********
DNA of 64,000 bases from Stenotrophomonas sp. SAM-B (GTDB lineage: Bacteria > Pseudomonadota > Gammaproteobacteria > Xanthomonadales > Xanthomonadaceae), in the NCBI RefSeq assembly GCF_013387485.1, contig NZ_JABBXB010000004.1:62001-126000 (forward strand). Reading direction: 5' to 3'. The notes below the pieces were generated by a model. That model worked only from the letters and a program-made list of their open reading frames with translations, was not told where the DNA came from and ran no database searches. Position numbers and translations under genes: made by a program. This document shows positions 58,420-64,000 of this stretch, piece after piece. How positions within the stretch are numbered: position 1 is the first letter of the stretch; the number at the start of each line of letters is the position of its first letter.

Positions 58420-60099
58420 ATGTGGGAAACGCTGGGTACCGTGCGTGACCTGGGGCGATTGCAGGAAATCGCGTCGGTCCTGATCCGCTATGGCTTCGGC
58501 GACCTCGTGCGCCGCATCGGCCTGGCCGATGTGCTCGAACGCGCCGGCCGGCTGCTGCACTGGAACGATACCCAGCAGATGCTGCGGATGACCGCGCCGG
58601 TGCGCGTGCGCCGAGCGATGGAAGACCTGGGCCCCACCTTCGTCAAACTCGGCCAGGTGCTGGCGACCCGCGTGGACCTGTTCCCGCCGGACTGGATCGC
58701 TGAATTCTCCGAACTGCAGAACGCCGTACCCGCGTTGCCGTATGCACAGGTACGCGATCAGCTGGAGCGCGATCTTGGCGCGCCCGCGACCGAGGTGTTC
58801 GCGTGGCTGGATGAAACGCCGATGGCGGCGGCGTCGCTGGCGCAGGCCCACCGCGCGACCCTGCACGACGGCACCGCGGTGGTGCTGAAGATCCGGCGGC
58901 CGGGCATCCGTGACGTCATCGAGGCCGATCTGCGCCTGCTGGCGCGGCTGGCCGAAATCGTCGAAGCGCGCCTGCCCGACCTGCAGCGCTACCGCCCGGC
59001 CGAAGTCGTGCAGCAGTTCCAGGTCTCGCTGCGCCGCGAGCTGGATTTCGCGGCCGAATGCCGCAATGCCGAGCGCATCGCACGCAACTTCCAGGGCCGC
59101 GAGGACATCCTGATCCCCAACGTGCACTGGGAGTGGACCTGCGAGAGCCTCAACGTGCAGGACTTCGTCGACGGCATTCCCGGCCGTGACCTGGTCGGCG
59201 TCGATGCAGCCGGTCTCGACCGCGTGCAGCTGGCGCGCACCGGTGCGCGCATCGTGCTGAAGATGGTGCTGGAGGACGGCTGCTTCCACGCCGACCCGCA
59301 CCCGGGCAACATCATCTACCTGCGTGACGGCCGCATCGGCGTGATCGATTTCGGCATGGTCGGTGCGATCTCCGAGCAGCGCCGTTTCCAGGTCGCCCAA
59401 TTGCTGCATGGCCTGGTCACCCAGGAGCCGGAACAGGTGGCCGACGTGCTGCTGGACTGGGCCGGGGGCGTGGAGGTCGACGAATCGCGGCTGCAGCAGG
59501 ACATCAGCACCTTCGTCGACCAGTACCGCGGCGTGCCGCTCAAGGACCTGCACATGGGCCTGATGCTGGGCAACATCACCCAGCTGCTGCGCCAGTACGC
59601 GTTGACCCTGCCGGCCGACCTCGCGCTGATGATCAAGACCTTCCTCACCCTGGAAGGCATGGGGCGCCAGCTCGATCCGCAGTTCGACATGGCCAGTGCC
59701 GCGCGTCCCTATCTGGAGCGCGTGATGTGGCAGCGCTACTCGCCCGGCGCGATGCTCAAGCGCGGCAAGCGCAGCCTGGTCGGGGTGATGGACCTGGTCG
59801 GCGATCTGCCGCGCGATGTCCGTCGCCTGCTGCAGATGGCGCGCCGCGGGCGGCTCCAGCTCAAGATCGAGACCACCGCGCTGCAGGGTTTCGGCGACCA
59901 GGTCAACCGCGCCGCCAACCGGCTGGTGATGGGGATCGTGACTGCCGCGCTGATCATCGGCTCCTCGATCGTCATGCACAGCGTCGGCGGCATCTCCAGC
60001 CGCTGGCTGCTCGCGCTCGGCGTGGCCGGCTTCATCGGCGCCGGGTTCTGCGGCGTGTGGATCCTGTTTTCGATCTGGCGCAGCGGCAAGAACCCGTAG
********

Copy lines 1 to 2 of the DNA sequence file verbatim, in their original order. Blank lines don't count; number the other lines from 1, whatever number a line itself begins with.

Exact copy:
DNA of 64,000 bases from Stenotrophomonas sp. SAM-B (GTDB lineage: Bacteria > Pseudomonadota > Gammaproteobacteria > Xanthomonadales > Xanthomonadaceae), in the NCBI RefSeq assembly GCF_013387485.1, contig NZ_JABBXB010000004.1:62001-126000 (forward strand). Reading direction: 5' to 3'. The notes below the pieces were generated by a model. That model worked only from the letters and a program-made list of their open reading frames with translations, was not told where the DNA came from and ran no database searches. Position numbers and translations under genes: made by a program. This document shows positions 58,420-64,000 of this stretch, piece after piece. How positions within the stretch are numbered: position 1 is the first letter of the stretch; the number at the start of each line of letters is the position of its first letter.

Positions 58420-60099